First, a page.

Tuesday, March 24, 2015

TED Talk Tuesday: Mac Barnett and Why a Good Book is a Secret Door

I dare you to watch Mac Barnett's TED Talk and not 1. Laugh and 2. Be Inspired. :)

I double-dog-dare you, in fact.

I love Mac's reverse take on the through the wardrobe--how he wants to bring fiction alive, into real life. And I LOVE how he (and Dave Eggers with 826 Valencia) achieve this.

Wait until you meet Riley and her magic melon. And the pirate supply store. And Nico with his pet whale Randolph.

Can't see the @TEDtalks? Click here.
I'm going to call it wonder. It's what Coleridge called the willing suspension of disbelief or poetic faith, for those moments where a story, no matter how strange, has some semblance of the truth, and then you're able to believe it. It's not just kids who can get there. Adults can too, and we get there when we read.--Mac Barnett
Wonder. Yup, that's it.

So, this is a TED Talk for anyone who has found the TARDIS in real life (do make sure to go inside), or felt like they were inside the Harry Potter world when traveling to London.

Adults CAN get there. And we can take people there through our writing.

Our house loves BATTLE BUNNY and all the awesome Meta-ness that @MacBarnett creates. I hope you check out some of his books for even further inspiration!

Oh, and there is an 826 Boston, so if you are local, consider tutoring.

So, what inspires you? What books lead you through the wardrobe door and come to life for you? What characters live on in your mind long after you close the book?

Tuesday, March 17, 2015

TED Talk Tuesday: Amanda Palmer and The Art of Asking

A friend of mine who needs a couple of beta readers started talking to me about where she's planning on finding them--online communities of writers who are strangers. She hasn't interacted with them yet.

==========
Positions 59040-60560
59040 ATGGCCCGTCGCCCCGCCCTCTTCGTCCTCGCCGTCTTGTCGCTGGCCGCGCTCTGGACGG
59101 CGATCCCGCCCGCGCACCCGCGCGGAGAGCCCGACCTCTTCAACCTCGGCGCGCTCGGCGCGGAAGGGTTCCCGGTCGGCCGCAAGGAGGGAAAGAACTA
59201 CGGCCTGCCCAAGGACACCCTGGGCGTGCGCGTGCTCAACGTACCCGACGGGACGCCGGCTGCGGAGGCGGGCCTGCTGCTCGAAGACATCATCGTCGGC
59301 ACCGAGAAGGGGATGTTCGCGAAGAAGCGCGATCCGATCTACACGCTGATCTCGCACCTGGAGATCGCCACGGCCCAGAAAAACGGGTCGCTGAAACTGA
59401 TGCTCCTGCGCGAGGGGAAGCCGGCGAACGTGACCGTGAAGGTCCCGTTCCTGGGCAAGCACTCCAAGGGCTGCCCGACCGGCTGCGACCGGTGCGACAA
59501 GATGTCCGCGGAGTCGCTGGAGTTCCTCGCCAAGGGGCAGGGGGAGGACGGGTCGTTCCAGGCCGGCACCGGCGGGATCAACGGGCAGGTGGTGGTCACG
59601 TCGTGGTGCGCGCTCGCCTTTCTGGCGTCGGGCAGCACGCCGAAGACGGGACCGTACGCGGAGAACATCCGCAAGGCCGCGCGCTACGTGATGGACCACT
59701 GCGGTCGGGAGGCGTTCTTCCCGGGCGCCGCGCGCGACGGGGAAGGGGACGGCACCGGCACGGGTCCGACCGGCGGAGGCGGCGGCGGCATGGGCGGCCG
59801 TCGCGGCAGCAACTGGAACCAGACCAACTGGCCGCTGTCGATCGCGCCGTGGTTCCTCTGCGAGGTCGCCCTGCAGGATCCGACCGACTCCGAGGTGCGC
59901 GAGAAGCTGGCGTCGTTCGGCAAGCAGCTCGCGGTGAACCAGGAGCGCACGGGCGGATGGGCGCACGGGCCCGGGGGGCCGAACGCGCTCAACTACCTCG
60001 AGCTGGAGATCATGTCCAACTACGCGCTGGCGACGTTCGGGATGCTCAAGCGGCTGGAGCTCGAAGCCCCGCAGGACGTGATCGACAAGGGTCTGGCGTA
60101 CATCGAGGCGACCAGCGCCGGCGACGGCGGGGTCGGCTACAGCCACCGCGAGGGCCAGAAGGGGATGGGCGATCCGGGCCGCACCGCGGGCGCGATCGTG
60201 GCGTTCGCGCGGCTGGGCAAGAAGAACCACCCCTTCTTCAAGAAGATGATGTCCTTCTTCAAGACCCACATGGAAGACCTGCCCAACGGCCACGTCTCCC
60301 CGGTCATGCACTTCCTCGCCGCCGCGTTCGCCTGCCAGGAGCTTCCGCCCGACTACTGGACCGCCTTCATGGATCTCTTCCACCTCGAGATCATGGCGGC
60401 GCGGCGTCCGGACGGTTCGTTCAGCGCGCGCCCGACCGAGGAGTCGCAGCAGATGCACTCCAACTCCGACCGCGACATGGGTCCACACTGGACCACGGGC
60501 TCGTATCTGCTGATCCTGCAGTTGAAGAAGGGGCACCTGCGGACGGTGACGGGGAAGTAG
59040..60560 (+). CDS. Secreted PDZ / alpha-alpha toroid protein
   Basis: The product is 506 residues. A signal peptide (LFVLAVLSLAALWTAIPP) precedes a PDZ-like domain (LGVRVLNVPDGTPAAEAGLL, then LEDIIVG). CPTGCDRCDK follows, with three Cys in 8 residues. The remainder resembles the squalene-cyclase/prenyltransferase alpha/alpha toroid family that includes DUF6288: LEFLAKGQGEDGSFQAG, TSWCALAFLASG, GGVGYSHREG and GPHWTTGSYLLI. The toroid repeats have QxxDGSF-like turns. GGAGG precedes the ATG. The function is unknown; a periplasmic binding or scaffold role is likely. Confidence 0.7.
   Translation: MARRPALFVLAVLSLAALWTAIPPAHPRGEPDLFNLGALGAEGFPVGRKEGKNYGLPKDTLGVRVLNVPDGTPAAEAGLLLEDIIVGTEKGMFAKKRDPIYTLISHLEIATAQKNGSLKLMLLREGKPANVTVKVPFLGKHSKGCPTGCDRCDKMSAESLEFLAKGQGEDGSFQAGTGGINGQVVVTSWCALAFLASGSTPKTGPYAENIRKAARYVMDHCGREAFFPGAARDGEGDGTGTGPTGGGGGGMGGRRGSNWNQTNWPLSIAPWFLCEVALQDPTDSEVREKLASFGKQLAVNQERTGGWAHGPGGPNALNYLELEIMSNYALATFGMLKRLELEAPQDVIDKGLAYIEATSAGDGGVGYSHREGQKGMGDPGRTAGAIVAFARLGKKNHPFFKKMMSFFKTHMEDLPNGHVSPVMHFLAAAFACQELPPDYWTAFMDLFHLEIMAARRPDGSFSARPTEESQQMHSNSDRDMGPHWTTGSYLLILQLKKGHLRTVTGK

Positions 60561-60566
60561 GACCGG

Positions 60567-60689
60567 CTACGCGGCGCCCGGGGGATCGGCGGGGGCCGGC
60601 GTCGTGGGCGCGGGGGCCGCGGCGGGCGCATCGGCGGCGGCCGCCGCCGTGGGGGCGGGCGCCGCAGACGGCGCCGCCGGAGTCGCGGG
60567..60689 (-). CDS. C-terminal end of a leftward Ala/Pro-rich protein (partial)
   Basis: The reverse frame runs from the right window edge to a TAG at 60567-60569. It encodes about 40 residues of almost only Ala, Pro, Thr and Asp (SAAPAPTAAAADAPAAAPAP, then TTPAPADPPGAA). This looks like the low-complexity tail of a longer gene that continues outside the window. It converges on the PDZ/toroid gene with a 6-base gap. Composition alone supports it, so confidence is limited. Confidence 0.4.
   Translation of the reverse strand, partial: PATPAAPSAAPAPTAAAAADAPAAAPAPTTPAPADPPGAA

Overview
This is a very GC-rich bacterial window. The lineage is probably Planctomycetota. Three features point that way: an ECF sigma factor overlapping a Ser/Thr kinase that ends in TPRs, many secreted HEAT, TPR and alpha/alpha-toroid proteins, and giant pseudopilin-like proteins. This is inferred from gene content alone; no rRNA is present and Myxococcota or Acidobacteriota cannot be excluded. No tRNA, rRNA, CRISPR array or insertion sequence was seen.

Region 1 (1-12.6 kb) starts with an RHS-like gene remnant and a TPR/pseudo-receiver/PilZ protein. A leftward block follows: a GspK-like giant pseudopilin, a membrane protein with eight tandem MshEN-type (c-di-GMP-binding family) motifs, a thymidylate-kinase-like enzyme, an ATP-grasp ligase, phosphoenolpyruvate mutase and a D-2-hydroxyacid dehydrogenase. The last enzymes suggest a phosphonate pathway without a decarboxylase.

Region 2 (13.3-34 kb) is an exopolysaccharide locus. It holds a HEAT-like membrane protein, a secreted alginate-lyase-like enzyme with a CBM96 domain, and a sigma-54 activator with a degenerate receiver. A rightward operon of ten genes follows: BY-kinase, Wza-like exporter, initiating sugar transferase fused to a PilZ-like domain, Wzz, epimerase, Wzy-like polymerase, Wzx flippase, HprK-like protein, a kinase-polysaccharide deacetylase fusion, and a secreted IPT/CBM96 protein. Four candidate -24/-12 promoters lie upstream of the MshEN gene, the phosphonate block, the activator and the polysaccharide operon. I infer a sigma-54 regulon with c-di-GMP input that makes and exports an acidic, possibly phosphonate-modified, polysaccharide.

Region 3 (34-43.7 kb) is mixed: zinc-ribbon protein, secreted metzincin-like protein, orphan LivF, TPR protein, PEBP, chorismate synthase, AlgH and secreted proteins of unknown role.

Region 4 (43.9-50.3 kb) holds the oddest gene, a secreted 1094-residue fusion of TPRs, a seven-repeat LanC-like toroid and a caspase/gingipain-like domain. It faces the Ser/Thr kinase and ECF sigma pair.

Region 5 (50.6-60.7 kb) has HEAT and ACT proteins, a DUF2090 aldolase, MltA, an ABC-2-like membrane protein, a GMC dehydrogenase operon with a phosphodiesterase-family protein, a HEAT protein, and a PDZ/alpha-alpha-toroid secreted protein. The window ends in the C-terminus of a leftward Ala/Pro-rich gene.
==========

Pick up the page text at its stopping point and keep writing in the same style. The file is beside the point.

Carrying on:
She's a supportive member of a vibrant local writing community, so I asked her why she wasn't looking for a critique within that community--she's already built respectful and true connections there.

She said that people are busy, and she didn't want to ask because she didn't want to bother anyone.

I told her that people would say no if they couldn't, and that I hoped that she would seek a reader within our community.

But it's so much more than that. Asking for something is often times a value exchange. For both parties. One person (hopefully) gets a thoughtful critique. The other gets to see their own mistakes in someone else's. Or see the things they do well. My writing grows so much when I critique others. Or the critiquer might get a future favor. Or karma for paying it forward. Because someone sometime gave them a critique. Whatever is exchanged, there is value on both sides of the equation.

And that is what Amanda Palmer says in her TED Talk: The Art of Asking. Value on both sides of the equation. I love the way she thinks about and interacts with her fans, her art.

And she makes a poetic case for self-publishing, I think. :) She's using a new model to get her art to her fans. Speaking of self-publishers, here's a few you will meet at the #nescbwi15 conference: our chair, Natasha Sass (writing under a pen name Ansha Kotyk) and Laura Pauling, who is presenting several workshops! (If you are planning on coming to #nescbwi15 and haven't registered, there are only a few spots until we sell out, so register soon!)

@AmandaPalmer writes more about this in her book by the same title, check it out here: http://amandapalmer.net/

What do you think? Has she taken the shame piece out of asking? Do you draw parallels between what she is doing with music and what you are doing with writing?

Tuesday, March 10, 2015

TED Talk Tuesday: Raghava KK: Shake up your story

There's only 25 spots left for the #NESCBWI15 conference! Don't delay if you want to come--we'll sell out soon. :)

This year, we're proud to bring in the #WeNeedDiverseBooks founders for a panel, as well as workshops dedicated toward writing diversely. I'm especially interested in the workshop Developing a Gay or Questioning Character in the Middle Grade Context.

In that spirit, I'm so pleased to present artist Raghava KK and his expressive children's book. He talks about how to create empathy and says, "I promise to bias my child with multiple perspectives." :) Check out what happens when he shakes his book!

What do you think? Do you shake things up in your story? Will we hang together at #nescbwi15?